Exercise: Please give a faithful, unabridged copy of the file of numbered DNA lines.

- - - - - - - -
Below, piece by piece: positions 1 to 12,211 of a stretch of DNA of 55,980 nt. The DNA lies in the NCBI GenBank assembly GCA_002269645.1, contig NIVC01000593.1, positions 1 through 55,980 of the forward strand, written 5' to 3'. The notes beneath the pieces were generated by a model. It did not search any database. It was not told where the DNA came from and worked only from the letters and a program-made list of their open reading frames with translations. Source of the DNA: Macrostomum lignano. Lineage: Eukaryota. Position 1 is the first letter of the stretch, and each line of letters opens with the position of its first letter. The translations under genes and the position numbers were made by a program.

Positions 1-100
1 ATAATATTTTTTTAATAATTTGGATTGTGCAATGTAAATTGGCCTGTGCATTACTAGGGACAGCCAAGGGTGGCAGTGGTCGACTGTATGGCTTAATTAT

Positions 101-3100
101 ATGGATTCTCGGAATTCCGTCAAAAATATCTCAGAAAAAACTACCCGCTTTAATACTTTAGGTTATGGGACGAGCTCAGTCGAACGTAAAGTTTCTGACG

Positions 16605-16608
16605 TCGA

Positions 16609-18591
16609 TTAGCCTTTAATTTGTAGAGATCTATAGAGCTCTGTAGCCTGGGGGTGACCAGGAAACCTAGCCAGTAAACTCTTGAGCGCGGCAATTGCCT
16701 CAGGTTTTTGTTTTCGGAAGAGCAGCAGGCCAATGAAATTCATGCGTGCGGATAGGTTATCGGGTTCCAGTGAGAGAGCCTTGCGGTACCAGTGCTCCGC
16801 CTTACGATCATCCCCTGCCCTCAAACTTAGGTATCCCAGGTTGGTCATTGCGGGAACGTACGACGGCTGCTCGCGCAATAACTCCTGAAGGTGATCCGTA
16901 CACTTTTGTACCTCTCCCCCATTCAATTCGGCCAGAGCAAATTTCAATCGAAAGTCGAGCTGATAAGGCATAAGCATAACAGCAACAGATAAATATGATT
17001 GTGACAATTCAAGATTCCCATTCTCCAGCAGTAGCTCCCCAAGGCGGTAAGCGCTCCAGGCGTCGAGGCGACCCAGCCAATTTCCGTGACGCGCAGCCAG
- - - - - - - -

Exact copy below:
Below, piece by piece: positions 1 to 12,211 of a stretch of DNA of 55,980 nt. The DNA lies in the NCBI GenBank assembly GCA_002269645.1, contig NIVC01000593.1, positions 1 through 55,980 of the forward strand, written 5' to 3'. The notes beneath the pieces were generated by a model. It did not search any database. It was not told where the DNA came from and worked only from the letters and a program-made list of their open reading frames with translations. Source of the DNA: Macrostomum lignano. Lineage: Eukaryota. Position 1 is the first letter of the stretch, and each line of letters opens with the position of its first letter. The translations under genes and the position numbers were made by a program.

Positions 1-100
1 ATAATATTTTTTTAATAATTTGGATTGTGCAATGTAAATTGGCCTGTGCATTACTAGGGACAGCCAAGGGTGGCAGTGGTCGACTGTATGGCTTAATTAT

Positions 101-3100
101 ATGGATTCTCGGAATTCCGTCAAAAATATCTCAGAAAAAACTACCCGCTTTAATACTTTAGGTTATGGGACGAGCTCAGTCGAACGTAAAGTTTCTGACG

Positions 16605-16608
16605 TCGA

Positions 16609-18591
16609 TTAGCCTTTAATTTGTAGAGATCTATAGAGCTCTGTAGCCTGGGGGTGACCAGGAAACCTAGCCAGTAAACTCTTGAGCGCGGCAATTGCCT
16701 CAGGTTTTTGTTTTCGGAAGAGCAGCAGGCCAATGAAATTCATGCGTGCGGATAGGTTATCGGGTTCCAGTGAGAGAGCCTTGCGGTACCAGTGCTCCGC
16801 CTTACGATCATCCCCTGCCCTCAAACTTAGGTATCCCAGGTTGGTCATTGCGGGAACGTACGACGGCTGCTCGCGCAATAACTCCTGAAGGTGATCCGTA
16901 CACTTTTGTACCTCTCCCCCATTCAATTCGGCCAGAGCAAATTTCAATCGAAAGTCGAGCTGATAAGGCATAAGCATAACAGCAACAGATAAATATGATT
17001 GTGACAATTCAAGATTCCCATTCTCCAGCAGTAGCTCCCCAAGGCGGTAAGCGCTCCAGGCGTCGAGGCGACCCAGCCAATTTCCGTGACGCGCAGCCAG